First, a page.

8/3/1923 – A Phi Gam and a Pi Phi Become President and First Lady

When Grace Goodhue Coolidge fell asleep on the evening of August 2, 1923, she was the wife of the Vice President. In the middle of the night, she awoke to news that President Harding was dead. She dressed and went downstairs to join her husband in the parlor. Her father-in-law, Colonel John Coolidge, a Windsor County notary, administered the oath of office to his son Calvin, her husband, by the light of a kerosene lamp, she suddenly became the First Lady of the United States.

President Harding was in a San Francisco hotel when he died suddenly late in the evening. The Coolidges were in Vermont at the family homestead in Plymouth Notch.  President Harding’s death happened four hours before news was delivered at 2:30 a.m. to the Coolidge homestead. 

Colonel Coolidge’s home did not have a telephone. President Harding’s secretary telegraphed the initial message of Harding’s death to White River Junction, Vermont. The public telephone operator who received the message sought out Coolidge’s stenographer, W. A. Perkins, and Joseph N. McInerney, his chauffeur. They alerted a reporter. Much activity ensued in a short amount of time. Colonel Coolidge answered the door and received the news. He trudged up the stairs to wake his son.  The President recounted the night in his autobiography:

…I noticed that his voice trembled. As the only times I had ever observed that before were when death had visited our family, I knew that something of the gravest nature had occurred.

He placed in my hands an official report and told me that President Harding had just passed away. My wife and I at once dressed.

Before leaving the room I knelt down and, with the same prayer with which I have since approached the altar of the church, asked God to bless the American people and give me power to serve them.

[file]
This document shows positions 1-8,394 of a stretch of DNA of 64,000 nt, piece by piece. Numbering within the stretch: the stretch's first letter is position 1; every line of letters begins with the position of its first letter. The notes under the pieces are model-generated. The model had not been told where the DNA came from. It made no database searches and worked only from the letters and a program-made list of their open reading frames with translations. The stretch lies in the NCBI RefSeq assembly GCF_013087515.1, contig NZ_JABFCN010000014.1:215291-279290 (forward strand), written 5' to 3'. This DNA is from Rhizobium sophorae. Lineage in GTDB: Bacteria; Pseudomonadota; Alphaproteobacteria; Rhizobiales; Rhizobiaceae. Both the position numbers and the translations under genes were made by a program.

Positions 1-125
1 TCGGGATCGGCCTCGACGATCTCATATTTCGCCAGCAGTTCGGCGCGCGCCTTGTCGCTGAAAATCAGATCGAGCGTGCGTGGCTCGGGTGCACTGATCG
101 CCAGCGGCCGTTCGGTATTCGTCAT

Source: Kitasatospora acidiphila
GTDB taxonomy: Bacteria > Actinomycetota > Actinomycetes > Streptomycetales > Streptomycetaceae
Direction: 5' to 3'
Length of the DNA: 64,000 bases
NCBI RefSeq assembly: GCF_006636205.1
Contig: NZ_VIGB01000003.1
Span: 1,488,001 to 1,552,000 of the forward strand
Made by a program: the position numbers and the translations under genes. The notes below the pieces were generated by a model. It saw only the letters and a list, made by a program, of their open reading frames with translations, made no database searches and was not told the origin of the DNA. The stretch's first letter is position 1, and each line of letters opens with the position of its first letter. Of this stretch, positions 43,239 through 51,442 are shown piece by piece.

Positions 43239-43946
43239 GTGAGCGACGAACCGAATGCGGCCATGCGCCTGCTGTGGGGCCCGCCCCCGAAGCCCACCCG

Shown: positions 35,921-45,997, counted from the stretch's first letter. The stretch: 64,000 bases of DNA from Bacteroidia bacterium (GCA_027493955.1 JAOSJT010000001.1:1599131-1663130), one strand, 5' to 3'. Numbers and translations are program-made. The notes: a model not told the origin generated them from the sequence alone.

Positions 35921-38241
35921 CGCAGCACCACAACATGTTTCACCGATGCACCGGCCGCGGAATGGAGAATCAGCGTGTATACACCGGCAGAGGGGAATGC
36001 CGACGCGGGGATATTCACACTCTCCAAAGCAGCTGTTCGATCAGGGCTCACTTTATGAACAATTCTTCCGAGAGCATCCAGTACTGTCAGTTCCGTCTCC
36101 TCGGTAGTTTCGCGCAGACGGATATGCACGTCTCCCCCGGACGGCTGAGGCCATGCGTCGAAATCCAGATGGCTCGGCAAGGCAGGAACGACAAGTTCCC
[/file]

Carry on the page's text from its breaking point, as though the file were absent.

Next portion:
The oath administered by Colonel Coolidge was taken in the 14′ x 17′ parlor. Electricity had not yet reached the house and the oath was taken by the light of a kerosene lamp. President Coolidge’s mother’s Bible was on the table at his hand. She died when she was a young boy.

First-hand accounts vary as to the people in the room when the oath was administered. That is understandable given the haste of the activity, the darkness of the night, and the solemness of the occasion.

If you’re ever near Plymouth Notch, Vermont, you can stop by and see the room where Grace Coolidge became First Lady by the light of a kerosene lamp. And on that night, Grace Coolidge, a charter member of the Pi Beta Phi chapter at the University of Vermont, and Calvin Coolidge, a member of the Phi Gamma Delta Chapter at Amherst College, became the first President and  First Lady to have been initiated into Greek-letter societies as college students.

Grace Coolidge in her official portrait. It was given to the Nation by her Pi Phi sisters.

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